Dehkan farm

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A typical dehkan farm in Khorezm Province, Uzbekistan.

A dehkan farm (Uzbek: деҳқон хўжаликлари, Tajik: хоҷагиҳои деҳқонӣ (фермерӣ), Turkmen: daýhan hojalyk, Russian: дехканские хозяйства; all from Persian: دهقان‎) is a term for an individual or family farm in Central Asia. Originally a Persian word used by the Sassanid Empire, it is still utilized in the classification systems of several regional governments.

Uzbekistan[edit]

In Uzbekistan, household plots were reclassified as "dehkan farms" in 1998, at which time the Law of Dehkan Farms was passed.[1] Around 60% of all agricultural production in the country comes from dehkan farms,[2] which control less than 5% of arable land in the country and average less than 0.2 hectares in size.[3]

The small dehkan farms grow vegetables and raise livestock. Scale crops, such as wheat and cotton, are usually grown on larger peasant farms (average size more than 40 hectares[3]) and on the few remaining shirkats (former collective farms). All agricultural land in Uzbekistan is owned by the state. While this situation allows the state to demand certain performance and production standards from larger farms, dehkan farms are allowed to grow whatever the farmers wish. Additionally, unlike larger farms where leases must be renewed, leases for dehkan farms are lifetime holdings and can be transferred through inheritance. They cannot, however, be sold or given to someone outside the family as a gift.[4]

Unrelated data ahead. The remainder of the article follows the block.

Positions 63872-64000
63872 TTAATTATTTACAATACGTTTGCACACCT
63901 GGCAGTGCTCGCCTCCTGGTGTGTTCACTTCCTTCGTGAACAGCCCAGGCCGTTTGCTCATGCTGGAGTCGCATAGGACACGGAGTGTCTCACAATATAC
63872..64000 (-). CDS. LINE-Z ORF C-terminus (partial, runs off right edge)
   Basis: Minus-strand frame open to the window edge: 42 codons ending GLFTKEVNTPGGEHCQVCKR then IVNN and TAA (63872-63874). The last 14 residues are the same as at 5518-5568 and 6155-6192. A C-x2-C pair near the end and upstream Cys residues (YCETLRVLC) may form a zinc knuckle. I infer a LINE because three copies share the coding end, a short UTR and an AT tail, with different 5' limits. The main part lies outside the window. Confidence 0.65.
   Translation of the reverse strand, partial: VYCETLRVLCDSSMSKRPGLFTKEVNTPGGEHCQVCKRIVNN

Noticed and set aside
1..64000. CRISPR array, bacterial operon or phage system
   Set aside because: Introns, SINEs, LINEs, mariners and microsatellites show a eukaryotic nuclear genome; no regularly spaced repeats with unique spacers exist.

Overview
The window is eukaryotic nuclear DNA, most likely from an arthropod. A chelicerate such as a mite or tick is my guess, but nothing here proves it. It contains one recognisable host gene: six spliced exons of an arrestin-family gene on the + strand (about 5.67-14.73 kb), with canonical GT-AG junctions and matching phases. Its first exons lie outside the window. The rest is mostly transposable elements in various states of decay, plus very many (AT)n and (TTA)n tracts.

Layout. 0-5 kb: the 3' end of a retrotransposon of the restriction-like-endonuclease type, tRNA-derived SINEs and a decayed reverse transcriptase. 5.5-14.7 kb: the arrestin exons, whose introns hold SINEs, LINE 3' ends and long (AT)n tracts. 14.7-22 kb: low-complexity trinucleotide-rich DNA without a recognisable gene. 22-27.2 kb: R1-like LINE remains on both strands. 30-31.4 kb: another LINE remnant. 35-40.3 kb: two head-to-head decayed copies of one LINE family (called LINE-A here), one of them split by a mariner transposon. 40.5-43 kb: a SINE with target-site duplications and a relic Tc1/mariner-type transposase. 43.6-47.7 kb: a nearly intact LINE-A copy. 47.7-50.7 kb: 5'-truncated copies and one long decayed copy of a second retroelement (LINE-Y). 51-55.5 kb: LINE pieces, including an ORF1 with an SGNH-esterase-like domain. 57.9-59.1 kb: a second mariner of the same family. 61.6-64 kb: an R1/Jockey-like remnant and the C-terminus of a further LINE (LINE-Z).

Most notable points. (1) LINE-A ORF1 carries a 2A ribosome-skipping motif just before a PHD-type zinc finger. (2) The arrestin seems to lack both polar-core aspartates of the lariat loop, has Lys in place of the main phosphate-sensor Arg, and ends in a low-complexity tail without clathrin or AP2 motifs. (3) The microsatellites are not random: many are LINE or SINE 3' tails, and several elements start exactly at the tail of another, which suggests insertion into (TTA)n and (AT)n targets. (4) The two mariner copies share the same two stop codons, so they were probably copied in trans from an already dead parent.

Dehkan farms own 93% of all cattle in Uzbekistan.[5]

Tajikistan[edit]

In Tajikistan, "dehkan farms" are midsized peasant farms that are legally and physically distinct from household plots. Regulations concerning dehkan farms in Tajikistan are laid out in the Law No. 48 on Dehkan Farms, dating from 2002.[6]

Dehkan farms cultivate more than 60% of agricultural land in Tajikistan,[7] averaging about 20 hectares in size (compared to less than 2 hectares in household plots).[8] Dehkan farms concentrate in crop production (cotton, wheat, and vegetables) and their share of livestock is minimal.[9]

See also[edit]

Notes[edit]

  1. ^ Lerman 2008, 482.
  2. ^ Lerman 2008, 492.
  3. ^ a b Lerman 2008, 488, 495.
  4. ^ Lerman 2008, 484-486.
  5. ^ "Dekhkan possess 93% of cattle in Uzbekistan". Uzbekistan Daily. May 15, 2009.
  6. ^ Tajikistan: Law No. 48 on Dehkan Farms Food and Agricultural Organization of the United Nations
  7. ^ Lerman and Sedik 2009, 308.
  8. ^ Lerman and Sedik 2009, 320.
  9. ^ Lerman and Sedik 2009, 310.

References[edit]